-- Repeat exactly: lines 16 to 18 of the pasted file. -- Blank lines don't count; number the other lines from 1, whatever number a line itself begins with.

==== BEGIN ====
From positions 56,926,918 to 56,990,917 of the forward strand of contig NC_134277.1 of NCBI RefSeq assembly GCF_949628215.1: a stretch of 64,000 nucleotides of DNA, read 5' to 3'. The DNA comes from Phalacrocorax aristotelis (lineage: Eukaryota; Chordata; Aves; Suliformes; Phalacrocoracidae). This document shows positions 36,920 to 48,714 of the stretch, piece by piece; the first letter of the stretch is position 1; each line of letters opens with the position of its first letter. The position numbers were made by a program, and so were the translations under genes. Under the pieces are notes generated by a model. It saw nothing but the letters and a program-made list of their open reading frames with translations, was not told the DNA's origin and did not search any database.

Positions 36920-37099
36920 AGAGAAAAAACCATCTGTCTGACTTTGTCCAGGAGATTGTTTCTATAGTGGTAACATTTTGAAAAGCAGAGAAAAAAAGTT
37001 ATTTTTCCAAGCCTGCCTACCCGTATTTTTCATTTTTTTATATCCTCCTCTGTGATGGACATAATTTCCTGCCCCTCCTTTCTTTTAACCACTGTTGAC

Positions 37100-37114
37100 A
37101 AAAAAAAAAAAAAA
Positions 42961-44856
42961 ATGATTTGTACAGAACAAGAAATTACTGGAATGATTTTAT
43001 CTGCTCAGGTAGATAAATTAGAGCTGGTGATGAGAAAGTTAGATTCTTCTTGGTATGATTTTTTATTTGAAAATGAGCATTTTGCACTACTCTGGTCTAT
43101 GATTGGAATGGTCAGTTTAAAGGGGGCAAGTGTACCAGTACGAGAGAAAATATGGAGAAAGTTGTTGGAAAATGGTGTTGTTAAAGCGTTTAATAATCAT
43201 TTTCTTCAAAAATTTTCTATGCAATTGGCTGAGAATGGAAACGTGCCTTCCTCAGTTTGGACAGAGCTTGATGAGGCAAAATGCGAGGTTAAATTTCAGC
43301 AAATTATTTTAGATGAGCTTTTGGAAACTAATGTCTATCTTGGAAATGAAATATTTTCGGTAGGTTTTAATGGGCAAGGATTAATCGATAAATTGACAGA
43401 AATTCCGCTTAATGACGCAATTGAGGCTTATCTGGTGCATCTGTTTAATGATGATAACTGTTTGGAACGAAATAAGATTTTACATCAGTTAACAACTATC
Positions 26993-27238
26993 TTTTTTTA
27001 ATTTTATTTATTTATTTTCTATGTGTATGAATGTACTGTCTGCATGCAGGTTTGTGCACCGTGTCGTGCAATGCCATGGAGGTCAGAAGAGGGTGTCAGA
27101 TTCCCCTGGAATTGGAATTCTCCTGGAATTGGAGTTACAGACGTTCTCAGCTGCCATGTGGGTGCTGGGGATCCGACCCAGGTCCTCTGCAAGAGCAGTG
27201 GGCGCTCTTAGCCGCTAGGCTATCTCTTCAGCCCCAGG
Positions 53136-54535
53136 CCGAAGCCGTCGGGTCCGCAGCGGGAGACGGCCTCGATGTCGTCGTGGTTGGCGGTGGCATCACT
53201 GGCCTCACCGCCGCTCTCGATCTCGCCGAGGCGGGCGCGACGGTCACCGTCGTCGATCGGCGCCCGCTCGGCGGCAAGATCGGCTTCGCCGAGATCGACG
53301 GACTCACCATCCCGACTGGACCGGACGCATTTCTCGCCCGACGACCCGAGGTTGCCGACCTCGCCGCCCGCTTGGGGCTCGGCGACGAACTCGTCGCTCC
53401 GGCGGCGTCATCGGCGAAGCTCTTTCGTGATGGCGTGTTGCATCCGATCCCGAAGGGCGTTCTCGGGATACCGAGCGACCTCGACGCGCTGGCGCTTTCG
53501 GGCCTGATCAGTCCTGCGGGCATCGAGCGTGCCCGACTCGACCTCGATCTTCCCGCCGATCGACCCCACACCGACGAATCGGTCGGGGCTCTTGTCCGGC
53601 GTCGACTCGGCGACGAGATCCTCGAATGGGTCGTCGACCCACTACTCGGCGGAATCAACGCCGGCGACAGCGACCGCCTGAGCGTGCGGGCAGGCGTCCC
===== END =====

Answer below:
26993 TTTTTTTA
27001 ATTTTATTTATTTATTTTCTATGTGTATGAATGTACTGTCTGCATGCAGGTTTGTGCACCGTGTCGTGCAATGCCATGGAGGTCAGAAGAGGGTGTCAGA
27101 TTCCCCTGGAATTGGAATTCTCCTGGAATTGGAGTTACAGACGTTCTCAGCTGCCATGTGGGTGCTGGGGATCCGACCCAGGTCCTCTGCAAGAGCAGTG